Meghan and Harry spend their first Thanksgiving in the US with Archie and Doria

Victoria Ward
·2-min read
The Duke and Duchess of Sussex - Max Mumby/Indigo
The Duke and Duchess of Sussex - Max Mumby/Indigo

 The Duke and Duchess of Sussex celebrated their first Thanksgiving as a family in the US on Thursday, sitting down to homegrown vegetables from the garden.

The couple were looking forward to a “quiet dinner” with their one-year-old son Archie at their home in Monetcito, California, after the Duchess garnered widespread praise for speaking out about the pain of suffering a miscarriage.

They were also joined by the Duchess’s mother, Doria Ragland, who lives in Los Angeles.

A source said: “They are going to have a quiet dinner at home and are looking forward to celebrating their first American Thanksgiving in the states as a family.

“They plan to enjoy a home cooked meal with traditional Thanksgiving dishes, including recipes made with fresh vegetables from their garden.”

The family is likely to have sat down to the traditional meal of roast turkey, stuffing, mashed potatoes, gravy, green beans, corn, cranberry sauce and pumpkin pie. It has been a tumultuous year since the Sussexes left the UK last November to spend their first Thanksgiving as a family-of-three in Canada.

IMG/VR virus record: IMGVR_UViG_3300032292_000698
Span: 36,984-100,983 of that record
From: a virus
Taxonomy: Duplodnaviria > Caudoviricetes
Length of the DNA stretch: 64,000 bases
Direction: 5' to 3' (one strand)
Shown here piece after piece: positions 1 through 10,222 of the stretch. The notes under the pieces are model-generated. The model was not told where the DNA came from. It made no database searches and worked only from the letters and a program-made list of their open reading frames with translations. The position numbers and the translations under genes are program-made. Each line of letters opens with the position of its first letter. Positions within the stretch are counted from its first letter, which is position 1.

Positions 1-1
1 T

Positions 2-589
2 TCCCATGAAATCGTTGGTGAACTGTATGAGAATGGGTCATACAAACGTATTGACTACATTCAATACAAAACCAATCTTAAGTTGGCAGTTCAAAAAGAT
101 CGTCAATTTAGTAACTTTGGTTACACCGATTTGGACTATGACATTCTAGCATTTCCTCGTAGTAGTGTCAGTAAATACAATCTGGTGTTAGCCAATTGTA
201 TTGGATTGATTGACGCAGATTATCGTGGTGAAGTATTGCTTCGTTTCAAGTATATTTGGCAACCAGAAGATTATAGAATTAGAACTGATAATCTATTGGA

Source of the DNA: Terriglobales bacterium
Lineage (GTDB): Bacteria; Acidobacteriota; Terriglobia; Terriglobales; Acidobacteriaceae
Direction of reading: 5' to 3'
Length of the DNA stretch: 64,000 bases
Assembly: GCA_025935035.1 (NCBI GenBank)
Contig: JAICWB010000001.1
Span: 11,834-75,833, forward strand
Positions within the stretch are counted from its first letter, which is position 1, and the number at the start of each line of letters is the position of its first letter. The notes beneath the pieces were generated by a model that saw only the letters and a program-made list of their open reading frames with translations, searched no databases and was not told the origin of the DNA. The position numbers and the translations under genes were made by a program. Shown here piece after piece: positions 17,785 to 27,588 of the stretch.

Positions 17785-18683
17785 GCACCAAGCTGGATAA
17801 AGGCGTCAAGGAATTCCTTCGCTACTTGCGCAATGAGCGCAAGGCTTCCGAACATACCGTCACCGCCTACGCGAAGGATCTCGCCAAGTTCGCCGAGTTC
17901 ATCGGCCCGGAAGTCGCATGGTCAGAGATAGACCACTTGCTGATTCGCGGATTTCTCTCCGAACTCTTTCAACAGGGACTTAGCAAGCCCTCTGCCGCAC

They published a Happy Thanksgiving message on their now defunct SussexRoyal Instagram account and later released a photograph, taken that day, of a beaming Duke holding Archie at the waterfront home they had rented on Vancouver Island.

Prince Harry with Archie on Thanksgiving in 2019 - SussexRoyal
Prince Harry with Archie on Thanksgiving in 2019 - SussexRoyal

At the time it was billed as an extended, six-week break but the family would never return to live in the UK, only popping back to tie up loose ends having decided to step away from their lives as working royals.

The Duchess was this week widely praised for publishing a deeply personal account of the miscarriage she suffered in July.

Baby loss charities said the article, published in the New York Times, would send a "powerful message" to others who have gone through similar trauma. The Duchess noted that the subject remained “taboo” despite being experienced by so many.